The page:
A member of the pink or carnation family (Caryophyllaceae), Silene spaldingii Watson is a long-lived perennial herb with four to seven pairs of lance-shaped leaves and a spirally arranged inflorescence (group of flowers) consisting of small greenish-white flowers. The foliage is lightly to densely covered with sticky hairs. Reproduction is by seed only; S. spaldingii does not possess rhizomes or other means of vegetative reproduction (Lesica 1992). Plants range from approximately 2 to 6 decimeters (dm) (8 to 24 inches (in.)) in height (Lichthardt 1997).
First collected in the vicinity of the Clearwater River, Idaho, between 1836 and 1847, Silene spaldingii was originally described by Watson (Watson 1875). This taxon was retained as a full species in a recent, comprehensive regional flora (Hitchcock and Cronquist 1973).
The distribution and habitat of Silene spaldingii are limited. The total number of sites discussed in the 90-day finding for S. spaldingii (63 FR 63661) was 94, which is larger than the number of populations identified in this final rule. The number of sites stated in the petition finding was based primarily on information (generally known as element occurrence records) available in State natural heritage data bases. In the proposed rule, we felt it was appropriate to group certain element occurrence records for S. spaldingii together when the sites were located approximately 1.6 kilometer (km) (1 mile (mi)) or less apart. Thus, the difference in the number of S. spaldingii locations described in the 90-day finding does not reflect the actual loss or extirpation of sites.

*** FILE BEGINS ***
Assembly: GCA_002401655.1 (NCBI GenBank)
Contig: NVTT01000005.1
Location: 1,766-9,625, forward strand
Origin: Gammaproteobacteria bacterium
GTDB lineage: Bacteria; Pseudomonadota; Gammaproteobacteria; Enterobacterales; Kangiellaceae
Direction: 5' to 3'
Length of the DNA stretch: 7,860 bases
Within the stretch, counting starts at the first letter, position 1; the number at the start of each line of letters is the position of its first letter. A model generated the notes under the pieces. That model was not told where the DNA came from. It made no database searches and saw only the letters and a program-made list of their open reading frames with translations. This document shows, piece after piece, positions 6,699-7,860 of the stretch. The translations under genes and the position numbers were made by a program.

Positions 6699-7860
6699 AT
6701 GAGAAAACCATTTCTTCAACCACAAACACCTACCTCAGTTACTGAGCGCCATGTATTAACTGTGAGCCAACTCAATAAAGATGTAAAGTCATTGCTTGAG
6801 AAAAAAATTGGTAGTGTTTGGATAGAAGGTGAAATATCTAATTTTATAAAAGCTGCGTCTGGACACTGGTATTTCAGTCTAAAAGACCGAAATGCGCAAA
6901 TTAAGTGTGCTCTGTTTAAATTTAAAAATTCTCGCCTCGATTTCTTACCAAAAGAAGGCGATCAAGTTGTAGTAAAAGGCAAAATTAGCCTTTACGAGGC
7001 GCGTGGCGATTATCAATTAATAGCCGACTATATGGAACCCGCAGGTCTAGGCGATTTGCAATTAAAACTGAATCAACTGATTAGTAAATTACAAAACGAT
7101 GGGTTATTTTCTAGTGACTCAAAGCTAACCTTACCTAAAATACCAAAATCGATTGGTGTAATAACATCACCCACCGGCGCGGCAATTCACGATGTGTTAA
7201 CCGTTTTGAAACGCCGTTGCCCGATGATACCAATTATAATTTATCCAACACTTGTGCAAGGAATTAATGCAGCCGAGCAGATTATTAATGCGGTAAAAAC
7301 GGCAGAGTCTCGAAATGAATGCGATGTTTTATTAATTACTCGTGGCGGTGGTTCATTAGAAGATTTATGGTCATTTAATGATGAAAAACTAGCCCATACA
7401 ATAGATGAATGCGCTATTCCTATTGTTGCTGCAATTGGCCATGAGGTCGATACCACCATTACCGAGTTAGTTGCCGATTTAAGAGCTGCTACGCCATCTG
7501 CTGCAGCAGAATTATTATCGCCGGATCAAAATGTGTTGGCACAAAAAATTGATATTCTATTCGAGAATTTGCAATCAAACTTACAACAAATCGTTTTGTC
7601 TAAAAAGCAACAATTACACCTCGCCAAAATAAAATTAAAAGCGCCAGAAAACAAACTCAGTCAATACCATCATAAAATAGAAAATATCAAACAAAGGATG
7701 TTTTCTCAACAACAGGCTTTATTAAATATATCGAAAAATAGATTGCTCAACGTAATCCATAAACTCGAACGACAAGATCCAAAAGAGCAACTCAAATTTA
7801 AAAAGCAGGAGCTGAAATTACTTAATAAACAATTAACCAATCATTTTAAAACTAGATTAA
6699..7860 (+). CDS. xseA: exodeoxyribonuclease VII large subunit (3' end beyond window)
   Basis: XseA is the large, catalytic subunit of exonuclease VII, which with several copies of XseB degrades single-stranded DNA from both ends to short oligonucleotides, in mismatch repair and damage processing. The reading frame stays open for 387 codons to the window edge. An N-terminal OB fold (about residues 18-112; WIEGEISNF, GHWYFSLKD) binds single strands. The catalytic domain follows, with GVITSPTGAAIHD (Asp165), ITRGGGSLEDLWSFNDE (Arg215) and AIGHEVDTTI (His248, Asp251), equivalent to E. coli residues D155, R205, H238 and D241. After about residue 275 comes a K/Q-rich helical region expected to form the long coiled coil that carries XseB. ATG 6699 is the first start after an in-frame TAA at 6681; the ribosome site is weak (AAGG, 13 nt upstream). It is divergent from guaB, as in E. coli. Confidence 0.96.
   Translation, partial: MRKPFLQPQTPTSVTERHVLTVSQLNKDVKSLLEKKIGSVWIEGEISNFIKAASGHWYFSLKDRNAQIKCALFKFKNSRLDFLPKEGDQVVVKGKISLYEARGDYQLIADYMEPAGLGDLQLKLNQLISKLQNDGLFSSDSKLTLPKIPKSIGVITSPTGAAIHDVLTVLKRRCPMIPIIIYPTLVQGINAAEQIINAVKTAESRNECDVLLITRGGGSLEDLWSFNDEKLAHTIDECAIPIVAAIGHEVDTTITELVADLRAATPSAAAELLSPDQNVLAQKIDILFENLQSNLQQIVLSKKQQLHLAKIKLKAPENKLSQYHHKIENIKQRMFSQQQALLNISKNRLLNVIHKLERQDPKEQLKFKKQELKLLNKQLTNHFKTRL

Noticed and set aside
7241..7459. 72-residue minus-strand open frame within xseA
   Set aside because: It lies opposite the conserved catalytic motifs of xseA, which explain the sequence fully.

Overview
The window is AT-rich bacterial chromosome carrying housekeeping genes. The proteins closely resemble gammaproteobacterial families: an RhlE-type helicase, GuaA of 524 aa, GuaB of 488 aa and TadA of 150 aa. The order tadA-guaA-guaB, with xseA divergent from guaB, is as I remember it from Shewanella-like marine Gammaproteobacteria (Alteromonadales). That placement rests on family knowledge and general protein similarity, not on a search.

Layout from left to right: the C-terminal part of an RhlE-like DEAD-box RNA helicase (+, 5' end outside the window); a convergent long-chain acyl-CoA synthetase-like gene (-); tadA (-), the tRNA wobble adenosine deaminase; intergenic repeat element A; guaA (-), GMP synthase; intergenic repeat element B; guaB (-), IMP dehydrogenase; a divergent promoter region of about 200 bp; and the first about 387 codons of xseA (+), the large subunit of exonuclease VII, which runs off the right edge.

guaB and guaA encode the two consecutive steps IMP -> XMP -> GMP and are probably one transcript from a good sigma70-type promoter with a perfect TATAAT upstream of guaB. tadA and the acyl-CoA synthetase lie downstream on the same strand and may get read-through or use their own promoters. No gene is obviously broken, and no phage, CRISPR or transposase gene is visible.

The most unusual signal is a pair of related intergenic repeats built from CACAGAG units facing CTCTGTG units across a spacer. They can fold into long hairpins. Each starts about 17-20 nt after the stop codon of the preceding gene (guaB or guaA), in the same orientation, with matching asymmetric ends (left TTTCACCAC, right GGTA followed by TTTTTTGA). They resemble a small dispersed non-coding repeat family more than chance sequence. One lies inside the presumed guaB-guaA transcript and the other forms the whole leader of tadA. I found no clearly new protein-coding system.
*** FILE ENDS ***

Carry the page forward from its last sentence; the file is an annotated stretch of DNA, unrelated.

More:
This species is currently known from a total of 52 populations in the United States and British Columbia, Canada. Of the 51 Silene spaldingii populations in the United States, 7 occur in Idaho (Idaho, Lewis, and Nez Perce counties), 7 in Oregon (Wallowa County), 9 in Montana (Flathead, Lake, Lincoln, and Sanders counties), and 28 in Washington (Asotin, Lincoln, Spokane, and Whitman counties). A population consists of one to several sites that are generally located less than 1.6 km (1 mi) apart. The number of Silene spaldingii individuals within each population ranges from one to several thousand. Eighteen populations contain more than 50 individuals; only 6 of these populations are moderately large (i.e., contain more than 500 plants). Of the 6 largest populations, 2 are found in Oregon (Wallowa County), 1 in Idaho (Nez Perce County), 1 in Montana (Lincoln County), and 2 in Washington (Asotin and Lincoln Counties). The 6 moderately large populations contain approximately 84 percent (i.e., 13,800 individuals) of the total number of Silene spaldingii. The total number of S. spaldingii individuals for all 52 populations is about 16,500 (Edna Rey-Vizgirdas, Service, in litt. 1999).